Die Another Day became a controversial subject in eastern Asia. The North Korean government disliked the portrayal of their state as brutal and war-hungry. The South Koreans boycotted 145 theatres where it was released on 31 December 2002, as they were offended by a scene where an American officer issues orders to the South Korean army in the defence of their homeland, and by a lovemaking scene near a statue of the Buddha. The Jogye Buddhist Order issued a statement that the film was "disrespectful to our religion and does not reflect our values and ethics". The Washington Post reported growing resentment in the nation towards the United States. An official of the South Korean Ministry of Culture and Tourism said that Die Another Day was "the wrong film at the wrong time."
The amount of product placement in the film was a point of criticism, specifically from various news outlets such as the BBC, Time and Reuters who all used the pun "Buy Another Day". Reportedly 20 companies, paying $70 million, had their products featured in the film, a record at the time, although USA Today reported that number to be as high as $100 million. By choice, the number of companies involved in product placement was dropped to eight for the next Bond film Casino Royale in 2006.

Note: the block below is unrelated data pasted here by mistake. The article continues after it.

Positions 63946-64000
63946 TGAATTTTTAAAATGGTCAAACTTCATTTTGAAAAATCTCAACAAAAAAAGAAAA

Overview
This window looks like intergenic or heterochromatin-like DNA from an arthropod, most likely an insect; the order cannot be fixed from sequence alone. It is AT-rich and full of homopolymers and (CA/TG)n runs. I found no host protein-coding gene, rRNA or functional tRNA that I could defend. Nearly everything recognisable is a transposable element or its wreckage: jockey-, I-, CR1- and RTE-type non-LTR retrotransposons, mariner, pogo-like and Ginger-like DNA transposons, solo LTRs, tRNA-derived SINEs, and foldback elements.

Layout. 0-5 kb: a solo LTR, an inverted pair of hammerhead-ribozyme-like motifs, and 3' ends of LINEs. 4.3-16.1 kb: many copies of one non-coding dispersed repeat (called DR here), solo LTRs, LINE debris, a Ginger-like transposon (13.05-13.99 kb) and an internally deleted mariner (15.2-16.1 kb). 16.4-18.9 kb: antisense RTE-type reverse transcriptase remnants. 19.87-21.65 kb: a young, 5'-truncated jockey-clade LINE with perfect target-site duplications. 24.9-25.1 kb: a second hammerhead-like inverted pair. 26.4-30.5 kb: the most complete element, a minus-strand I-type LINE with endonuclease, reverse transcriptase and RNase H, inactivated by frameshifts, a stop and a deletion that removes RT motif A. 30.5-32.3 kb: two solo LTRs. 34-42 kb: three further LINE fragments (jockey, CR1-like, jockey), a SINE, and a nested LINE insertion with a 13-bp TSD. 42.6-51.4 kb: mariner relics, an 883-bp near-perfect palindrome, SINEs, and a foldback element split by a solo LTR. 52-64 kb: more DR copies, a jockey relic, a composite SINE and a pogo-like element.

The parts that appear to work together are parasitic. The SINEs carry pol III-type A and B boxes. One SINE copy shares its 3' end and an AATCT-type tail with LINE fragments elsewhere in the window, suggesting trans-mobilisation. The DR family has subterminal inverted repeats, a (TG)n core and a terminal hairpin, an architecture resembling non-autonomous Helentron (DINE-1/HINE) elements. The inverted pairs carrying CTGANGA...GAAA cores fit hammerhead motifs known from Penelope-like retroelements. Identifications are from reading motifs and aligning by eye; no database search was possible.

Rotten Tomatoes listed Die Another Day with a 57% rating. Metacritic gave the film a 56 out of 100 rating, representing "Mixed or average reviews." Michael Dequina of Film Threat praised the film as the best of the series to star Pierce Brosnan and "the most satisfying installment of the franchise in recent memory." Larry Carroll of CountingDown.com praised Lee Tamahori for having "magnificently balanced the film so that it keeps true to the Bond legend, makes reference to the classic films that preceded it, but also injects a new zest to it all." Entertainment Weekly magazine also gave a positive reaction, saying that Tamahori, "a true filmmaker", has re-established the series' pop sensuality. Dana Stevens of The New York Times called the film the best of the James Bond series since The Spy Who Loved Me. Kyle Bell of Movie Freaks 365 stated in his review that the "first half of Die Another Day is classic Bond", but that "Things start to go downhill when the ice palace gets introduced." According to an ITV news poll Jinx was voted the fourth toughest girl on screen of all time.